Similarly, there was no effect of fragment size or connectivity on the measured functional traits or their plasticity. Size, growth rate and leaf traits were similar in plants from all populations. Phenotypic differentiation among populations can be the result of differential selective pressures in each population, the effect of neutral processes such as genetic drift and inbreeding, or a combination of both (Merilä and Crnokrak, 2001; Holderegger et al., 2006). For instance, Walisch et al. (2015), in a study of the rare Saxifraga rosacea subsp. sponhemica from fragmented populations, found that most population trait means were significantly related to climate gradients, suggesting adaptive genetic differentiation in quantitative traits (see also Weber and Kolb, 2014; Ye et al., 2014). Likewise, Kittelson et al. (2015) found that inbreeding significantly affected the expression of 12 functional traits in populations of the prairie forb Echinacea angustifolia, and Mannouris and Byers (2013) found a significant effect of genetic drift load on populations of Chamaecrista fasciculata from small fragments. In our study, lack of population differentiation in functional traits suggests a low impact of genetic drift and inbreeding on plant traits, and/or similar selective pressures acting on our populations due to similar microclimatic conditions (see also Ellmer et al., 2011). We cannot discard, however, the possibility that populations have adaptively diverged to their local environment in a different set of unmeasured functional traits, or that inbreeding effects will be expressed in more stressful field conditions (Keller and Waller, 2002).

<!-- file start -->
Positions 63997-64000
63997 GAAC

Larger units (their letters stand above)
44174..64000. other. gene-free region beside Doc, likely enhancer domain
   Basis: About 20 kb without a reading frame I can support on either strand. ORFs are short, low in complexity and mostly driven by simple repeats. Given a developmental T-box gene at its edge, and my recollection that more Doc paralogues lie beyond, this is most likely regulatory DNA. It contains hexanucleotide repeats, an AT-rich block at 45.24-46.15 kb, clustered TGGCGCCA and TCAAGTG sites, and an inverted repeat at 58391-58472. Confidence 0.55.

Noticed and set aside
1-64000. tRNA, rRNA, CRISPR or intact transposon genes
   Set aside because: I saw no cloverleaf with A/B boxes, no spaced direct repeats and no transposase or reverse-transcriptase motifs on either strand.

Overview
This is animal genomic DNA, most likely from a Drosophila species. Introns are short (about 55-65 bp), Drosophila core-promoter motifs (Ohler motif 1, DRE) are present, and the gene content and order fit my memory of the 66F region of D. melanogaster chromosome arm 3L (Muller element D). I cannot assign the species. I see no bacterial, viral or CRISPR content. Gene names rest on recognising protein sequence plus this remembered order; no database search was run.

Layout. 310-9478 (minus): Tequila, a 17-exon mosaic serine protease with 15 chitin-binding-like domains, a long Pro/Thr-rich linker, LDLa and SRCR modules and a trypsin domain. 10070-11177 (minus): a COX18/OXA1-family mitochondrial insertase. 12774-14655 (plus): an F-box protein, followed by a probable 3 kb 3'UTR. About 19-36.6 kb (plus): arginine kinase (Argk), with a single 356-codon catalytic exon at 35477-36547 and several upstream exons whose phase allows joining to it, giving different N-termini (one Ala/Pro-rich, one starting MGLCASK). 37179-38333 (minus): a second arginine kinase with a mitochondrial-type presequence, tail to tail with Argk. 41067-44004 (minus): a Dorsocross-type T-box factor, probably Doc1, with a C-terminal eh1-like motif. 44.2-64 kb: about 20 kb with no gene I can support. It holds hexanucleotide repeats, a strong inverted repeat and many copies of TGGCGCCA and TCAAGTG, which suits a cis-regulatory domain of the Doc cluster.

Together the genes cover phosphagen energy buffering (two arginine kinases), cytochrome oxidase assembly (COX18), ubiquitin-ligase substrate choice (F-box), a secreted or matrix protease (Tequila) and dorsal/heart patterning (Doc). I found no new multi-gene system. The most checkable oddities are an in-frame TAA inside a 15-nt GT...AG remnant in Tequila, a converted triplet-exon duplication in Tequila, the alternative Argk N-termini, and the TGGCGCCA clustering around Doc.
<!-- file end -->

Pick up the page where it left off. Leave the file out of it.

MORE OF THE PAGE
Lack of population differentiation in plasticity patterns may be due to past selection on specific norms of reaction, or to absence of within-population genetic variation for plasticity to evolve (Matesanz et al., 2010). Irrespective of the underlying mechanism, parallel populations’ norms of reaction suggest that fragment size and connectivity had no effect on the expression of phenotypic plasticity to varying water conditions. Our results concur with a study of Carlina vulgaris from populations of different size and degree of isolation that found no evidence that small or isolated populations were less plastic than large or connected ones (Berg et al., 2005 but see Kery et al., 2000; Paschke et al., 2005). More generally, these results contribute to our understanding on the yet poorly explored effects of habitat fragmentation on plasticity.

Conclusion